As I mentioned earlier, you only have 6 hours (in the game’s time) to find the ring. After every few turns you’ll hear the clock chime informing you of the remaining hours and there will usually be a taunt from the evil wizard. Every so often the fairy will just magically appear and give out a free turn or a free key.

From all the giggling, there is no doubt that we have all been thoroughly enjoying this game and it has become a fun little daddy/daughters pre-bed activity. Each round takes about 25-30 mins and the girls are constantly asking to play. There are three difficulty settings, we always choose the easiest. I suggest that parents play through the game once on their own first with the tutorial enabled and one or more AI players. This will give you a good understanding of the rules/flow of the game and you’ll be able to help guide younger players. Emily, my 5 year-old, is capable of playing on her own (though she tends to lose), but including an AI player helps. Claire needs a good deal of instruction while playing, but she still has a blast rolling the die, tapping on rooms, listening to the talking to the animals and of course the ghhhhooooosssssttt.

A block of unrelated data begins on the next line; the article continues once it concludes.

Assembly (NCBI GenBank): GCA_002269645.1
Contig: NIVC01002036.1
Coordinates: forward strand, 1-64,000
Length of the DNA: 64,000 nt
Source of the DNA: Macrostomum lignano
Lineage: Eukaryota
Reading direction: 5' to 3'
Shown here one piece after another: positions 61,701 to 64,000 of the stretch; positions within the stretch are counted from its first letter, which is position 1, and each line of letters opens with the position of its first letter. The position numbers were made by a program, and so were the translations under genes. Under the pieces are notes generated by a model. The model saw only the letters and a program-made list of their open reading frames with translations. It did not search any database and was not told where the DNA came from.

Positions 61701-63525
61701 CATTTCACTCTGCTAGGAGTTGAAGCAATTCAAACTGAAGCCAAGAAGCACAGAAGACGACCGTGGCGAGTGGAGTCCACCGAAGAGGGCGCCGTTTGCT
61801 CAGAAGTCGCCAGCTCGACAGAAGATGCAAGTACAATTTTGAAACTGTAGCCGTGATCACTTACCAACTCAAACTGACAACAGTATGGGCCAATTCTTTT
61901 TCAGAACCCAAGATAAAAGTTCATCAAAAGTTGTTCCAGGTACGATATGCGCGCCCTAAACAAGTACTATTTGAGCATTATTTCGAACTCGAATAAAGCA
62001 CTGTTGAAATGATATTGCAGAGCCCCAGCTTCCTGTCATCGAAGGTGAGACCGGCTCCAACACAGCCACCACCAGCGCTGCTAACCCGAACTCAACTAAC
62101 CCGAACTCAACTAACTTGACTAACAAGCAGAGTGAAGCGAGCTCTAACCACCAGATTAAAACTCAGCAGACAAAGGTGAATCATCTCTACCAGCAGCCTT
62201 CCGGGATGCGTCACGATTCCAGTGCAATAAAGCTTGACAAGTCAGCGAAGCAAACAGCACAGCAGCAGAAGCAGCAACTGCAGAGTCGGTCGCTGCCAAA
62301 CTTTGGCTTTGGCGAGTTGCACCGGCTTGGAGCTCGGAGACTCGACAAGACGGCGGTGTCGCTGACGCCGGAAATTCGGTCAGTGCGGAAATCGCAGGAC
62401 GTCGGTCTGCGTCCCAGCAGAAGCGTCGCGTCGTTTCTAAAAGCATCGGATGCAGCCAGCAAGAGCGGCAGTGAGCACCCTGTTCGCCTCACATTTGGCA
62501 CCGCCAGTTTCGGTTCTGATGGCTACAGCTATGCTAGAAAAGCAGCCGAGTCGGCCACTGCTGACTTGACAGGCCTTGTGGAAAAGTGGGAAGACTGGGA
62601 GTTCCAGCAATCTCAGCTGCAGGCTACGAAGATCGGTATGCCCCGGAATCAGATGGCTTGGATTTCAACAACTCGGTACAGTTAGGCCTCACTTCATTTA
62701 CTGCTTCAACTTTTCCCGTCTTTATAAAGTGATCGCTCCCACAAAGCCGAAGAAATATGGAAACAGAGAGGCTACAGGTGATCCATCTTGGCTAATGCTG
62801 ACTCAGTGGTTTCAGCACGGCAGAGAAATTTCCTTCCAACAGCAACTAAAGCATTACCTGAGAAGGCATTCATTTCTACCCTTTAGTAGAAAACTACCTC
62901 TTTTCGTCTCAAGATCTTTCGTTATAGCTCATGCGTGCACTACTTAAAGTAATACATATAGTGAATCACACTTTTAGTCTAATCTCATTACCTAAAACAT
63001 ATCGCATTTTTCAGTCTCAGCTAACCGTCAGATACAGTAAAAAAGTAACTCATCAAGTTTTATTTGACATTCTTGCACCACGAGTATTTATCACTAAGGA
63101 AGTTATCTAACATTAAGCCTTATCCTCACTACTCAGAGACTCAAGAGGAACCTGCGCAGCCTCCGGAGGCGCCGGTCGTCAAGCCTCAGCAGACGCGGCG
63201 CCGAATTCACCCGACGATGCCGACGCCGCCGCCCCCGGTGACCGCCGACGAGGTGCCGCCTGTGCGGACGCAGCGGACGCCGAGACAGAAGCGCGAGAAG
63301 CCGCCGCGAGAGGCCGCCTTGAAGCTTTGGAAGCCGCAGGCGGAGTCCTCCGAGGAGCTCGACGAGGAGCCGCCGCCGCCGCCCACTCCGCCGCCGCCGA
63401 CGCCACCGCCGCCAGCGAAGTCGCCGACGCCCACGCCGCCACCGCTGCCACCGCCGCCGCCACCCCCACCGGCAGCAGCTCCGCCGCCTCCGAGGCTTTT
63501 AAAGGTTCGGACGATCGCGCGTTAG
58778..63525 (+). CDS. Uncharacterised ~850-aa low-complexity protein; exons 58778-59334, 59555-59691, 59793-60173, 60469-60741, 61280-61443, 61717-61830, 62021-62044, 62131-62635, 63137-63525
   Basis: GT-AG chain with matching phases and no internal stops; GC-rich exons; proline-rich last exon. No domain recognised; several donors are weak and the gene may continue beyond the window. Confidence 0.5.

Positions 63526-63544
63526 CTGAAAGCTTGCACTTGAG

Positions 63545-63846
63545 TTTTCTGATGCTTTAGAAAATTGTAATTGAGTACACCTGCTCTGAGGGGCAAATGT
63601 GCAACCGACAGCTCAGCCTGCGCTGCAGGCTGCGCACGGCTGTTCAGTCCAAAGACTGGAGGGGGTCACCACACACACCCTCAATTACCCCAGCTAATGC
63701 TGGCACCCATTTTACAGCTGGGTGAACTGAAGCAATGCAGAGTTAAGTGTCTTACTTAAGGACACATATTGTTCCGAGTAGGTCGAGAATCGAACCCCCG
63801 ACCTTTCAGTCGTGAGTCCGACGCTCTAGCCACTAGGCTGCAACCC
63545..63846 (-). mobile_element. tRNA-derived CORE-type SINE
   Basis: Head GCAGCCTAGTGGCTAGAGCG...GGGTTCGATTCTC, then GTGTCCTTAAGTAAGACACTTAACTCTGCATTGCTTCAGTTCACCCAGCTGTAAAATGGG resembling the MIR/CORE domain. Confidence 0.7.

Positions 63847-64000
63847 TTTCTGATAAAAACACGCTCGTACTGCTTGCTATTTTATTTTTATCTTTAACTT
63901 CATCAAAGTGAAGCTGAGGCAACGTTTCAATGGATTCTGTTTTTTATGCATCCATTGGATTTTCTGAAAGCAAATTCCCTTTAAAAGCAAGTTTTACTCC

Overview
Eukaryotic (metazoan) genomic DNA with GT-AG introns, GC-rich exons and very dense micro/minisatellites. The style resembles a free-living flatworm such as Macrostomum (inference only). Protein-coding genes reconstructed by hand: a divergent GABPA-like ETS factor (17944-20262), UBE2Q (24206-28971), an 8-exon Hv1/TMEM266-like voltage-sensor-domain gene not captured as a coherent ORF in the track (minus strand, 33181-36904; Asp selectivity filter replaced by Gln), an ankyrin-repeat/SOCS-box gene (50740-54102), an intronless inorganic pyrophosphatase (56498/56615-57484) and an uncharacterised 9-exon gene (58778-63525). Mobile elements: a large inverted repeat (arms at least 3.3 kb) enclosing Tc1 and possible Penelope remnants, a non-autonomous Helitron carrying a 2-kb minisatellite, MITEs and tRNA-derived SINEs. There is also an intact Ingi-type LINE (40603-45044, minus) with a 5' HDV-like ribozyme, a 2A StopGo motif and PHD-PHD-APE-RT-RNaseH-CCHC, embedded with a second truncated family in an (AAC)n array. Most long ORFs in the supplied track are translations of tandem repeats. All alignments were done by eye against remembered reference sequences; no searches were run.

If you have an iPad I’d recommend the iPad-only HD release at $4.99 (launch price), but there is also an iPhone version for $2.99 (launch price) that is still easily playable due to auto and manual zoom in/out capabilities.

In Conclusion

Ravensburger Digital, has done an excellent job adding character to this entertaining board game. The voice work, sound effects and animations will captivate your child’s imagination and helps set the scene for an enchanting family game night experience. Whoowasit?’s cooperative game play means fewer fights and more fun, so if you are looking for something new to play on family game night Whoowasit? is a game that the whole family can enjoy together.